Getting started with Spark
Spark has become the ubiquitous platform for data processing and has taken over the traditional MapReduce framework. In fact, some technologists would go so far as to declare MapReduce dead. Spark has been proven to outperform MapReduce by several orders of magnitude in numerous benchmarks and performance studies. Below, we briefly recount the history behind Spark's dominance in the big data space.
The big data movement began in earnest with Google’s ambition to index the world wide web and make it searchable for users at lightning speed. The result was:
Google File System (GFS): A fault-tolerant distributed file system running on clusters of cheap commodity hardware.
Bigtable: A scalable store of structured data on top of GFS.
MapReduce: A new parallel programming paradigm that allows for processing large amounts of data distributed across GFS and Bigtable.
Google’s work was proprietary but the papers coming out of the effort let to Hadoop, an open source implementation of Google’s ideas by Yahoo engineers. The Hadoop project was later donated to Apache. Although MapReduce works well for batch processing, it is cumbersome, complex, has a steep learning curve and takes too long. The weakness of MapReduce is that it writes intermediate results on disk, which slows down the overall computation. Consider the scenario where one MR job’s output is fed into a second job as an input. The first job dumps its output to disk upon completion and then the second job reads the input again from disk. The I/O against the disk slows down the overall workflow.
The shortcomings of MR didn’t go unnoticed. Spark was started as a project in 2009 at University of California Berkeley, with a research paper on the findings published the following year. Later, the same folks created the company Databricks, which focuses on Spark-based machine learning and analytics solutions. Spark has become the de-facto platform for processing data for a wide variety of use cases ranging from batch processing, to interactive ad-hoc query analysis. Scala is the default language for Spark. However, Spark also works with Python, Java, and R.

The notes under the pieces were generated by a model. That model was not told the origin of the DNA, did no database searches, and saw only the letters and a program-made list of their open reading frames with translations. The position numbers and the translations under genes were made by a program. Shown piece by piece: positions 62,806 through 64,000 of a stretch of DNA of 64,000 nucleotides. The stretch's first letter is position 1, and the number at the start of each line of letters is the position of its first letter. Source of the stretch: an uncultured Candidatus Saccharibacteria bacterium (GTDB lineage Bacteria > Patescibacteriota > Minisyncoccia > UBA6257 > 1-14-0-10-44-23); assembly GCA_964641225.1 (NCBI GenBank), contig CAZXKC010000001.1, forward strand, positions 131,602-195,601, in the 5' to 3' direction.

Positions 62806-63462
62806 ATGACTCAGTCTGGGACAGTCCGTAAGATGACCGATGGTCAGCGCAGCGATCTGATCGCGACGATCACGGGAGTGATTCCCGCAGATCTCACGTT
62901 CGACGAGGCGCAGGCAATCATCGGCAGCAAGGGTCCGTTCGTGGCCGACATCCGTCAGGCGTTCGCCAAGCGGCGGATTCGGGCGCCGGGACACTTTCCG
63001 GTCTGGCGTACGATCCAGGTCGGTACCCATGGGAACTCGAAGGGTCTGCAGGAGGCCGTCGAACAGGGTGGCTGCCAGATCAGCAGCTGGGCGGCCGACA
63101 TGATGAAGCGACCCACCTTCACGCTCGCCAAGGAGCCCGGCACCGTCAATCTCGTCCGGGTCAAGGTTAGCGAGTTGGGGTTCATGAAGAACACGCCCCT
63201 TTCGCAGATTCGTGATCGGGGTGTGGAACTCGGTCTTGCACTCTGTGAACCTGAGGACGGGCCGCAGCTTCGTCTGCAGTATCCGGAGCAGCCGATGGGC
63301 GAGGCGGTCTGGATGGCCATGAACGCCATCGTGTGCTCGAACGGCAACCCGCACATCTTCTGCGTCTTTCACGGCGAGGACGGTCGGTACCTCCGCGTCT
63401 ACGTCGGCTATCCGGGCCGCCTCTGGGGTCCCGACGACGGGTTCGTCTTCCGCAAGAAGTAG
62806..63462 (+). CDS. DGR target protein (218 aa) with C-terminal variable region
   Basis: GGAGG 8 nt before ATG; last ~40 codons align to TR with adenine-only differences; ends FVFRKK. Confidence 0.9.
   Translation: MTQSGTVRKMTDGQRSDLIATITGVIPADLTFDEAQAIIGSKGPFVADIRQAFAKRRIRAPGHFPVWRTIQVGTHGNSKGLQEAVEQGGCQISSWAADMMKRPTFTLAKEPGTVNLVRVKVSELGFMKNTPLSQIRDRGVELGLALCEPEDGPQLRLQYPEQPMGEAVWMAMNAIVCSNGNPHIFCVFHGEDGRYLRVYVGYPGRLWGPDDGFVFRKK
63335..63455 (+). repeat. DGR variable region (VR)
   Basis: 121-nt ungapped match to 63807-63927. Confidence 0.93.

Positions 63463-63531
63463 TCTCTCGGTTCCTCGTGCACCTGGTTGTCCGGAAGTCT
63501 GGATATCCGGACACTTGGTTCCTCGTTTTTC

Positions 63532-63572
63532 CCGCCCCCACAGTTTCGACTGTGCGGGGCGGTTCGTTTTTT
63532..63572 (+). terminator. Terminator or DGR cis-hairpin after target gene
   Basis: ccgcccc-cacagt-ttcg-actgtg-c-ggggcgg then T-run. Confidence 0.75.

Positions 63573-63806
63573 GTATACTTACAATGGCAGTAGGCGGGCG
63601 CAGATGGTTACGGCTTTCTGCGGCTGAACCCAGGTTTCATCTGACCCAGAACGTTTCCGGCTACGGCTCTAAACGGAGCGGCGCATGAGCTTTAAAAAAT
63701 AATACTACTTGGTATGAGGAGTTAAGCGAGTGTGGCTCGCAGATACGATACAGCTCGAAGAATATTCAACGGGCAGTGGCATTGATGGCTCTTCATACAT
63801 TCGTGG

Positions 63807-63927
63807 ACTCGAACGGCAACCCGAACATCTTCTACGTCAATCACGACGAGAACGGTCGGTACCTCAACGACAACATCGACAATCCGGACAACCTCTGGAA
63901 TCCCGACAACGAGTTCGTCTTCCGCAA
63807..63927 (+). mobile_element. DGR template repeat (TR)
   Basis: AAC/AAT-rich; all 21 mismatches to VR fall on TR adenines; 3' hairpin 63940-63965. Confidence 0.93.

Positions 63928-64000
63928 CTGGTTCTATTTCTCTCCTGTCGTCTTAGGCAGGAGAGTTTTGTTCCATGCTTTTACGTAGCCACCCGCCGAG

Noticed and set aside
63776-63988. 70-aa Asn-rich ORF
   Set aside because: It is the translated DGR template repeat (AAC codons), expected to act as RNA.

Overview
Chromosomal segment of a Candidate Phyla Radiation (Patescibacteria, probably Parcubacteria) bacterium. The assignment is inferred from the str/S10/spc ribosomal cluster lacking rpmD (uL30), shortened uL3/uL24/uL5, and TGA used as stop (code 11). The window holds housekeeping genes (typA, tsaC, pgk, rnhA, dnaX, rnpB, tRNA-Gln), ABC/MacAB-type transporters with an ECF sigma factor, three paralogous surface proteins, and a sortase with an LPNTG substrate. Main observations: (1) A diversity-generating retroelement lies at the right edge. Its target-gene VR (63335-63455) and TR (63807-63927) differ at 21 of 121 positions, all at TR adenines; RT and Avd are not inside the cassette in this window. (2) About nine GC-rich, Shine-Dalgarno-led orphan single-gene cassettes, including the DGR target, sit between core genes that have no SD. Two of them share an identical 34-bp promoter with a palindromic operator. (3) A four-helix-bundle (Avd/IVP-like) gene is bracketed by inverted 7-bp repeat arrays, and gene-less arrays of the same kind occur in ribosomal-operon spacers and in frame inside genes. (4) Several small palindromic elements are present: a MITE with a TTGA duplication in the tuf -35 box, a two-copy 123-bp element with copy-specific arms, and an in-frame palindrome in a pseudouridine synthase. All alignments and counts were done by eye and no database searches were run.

Differences with MapReduce
So what is it that Spark does better than MapReduce that has led the big data community to abandon MapReduce? To answer this question, we'll look at the use cases where MapReduce paradigm falls short:
Iterative Jobs: Certain machine-learning algorithms make multiple passes on a data set to compute results. Each pass can be expressed as a distinct MapReduce job. T the consequence is that each job reads its input data from disk and then dumps its output to disk for the next job to read. When disk I/O is involved job execution time increases greatly as compared to if the same data were accessed from main memory.
Interactive Analysis: Users can run ad-hoc SQL queries on large datasets using tools such as Hive or Pig. If the user issues multiple queries targeting the same dataset, it is possible that each query under the hood translates to a MapReduce job and reads the same dataset from disk and operates on it. Multiple MapReduce jobs reading the same dataset from disk is inefficient and increases query execution latency.
Rich APIs: Spark offers a variety of rich APIs that can succinctly express an operation that would otherwise consist of dozens of lines of code when expressed in MapReduce. The user and developer experience is simpler when working with Spark versus MapReduce.
The first two use cases are listed in the original Spark paper as the primary drivers that led to the design of an alternative data parallel processing framework other than MapReduce. Spark retains much of the features of MapReduce such as fault tolerance, locality-aware scheduling, and load balancing, while efficiently reusing data by caching it in memory across the cluster. This prevents costly round-trips to disk. Memory accesses are always faster than disk accesses, which explains much of Spark's superiority over MapReduce.
Use cases of Spark
Some prominent use cases of Spark include:
Parallel processing of large data sets across a cluster.
Analyzing large data sets and social networks.
Building, training, and evaluating machine learning models.
Creating data pipelines from various data sources.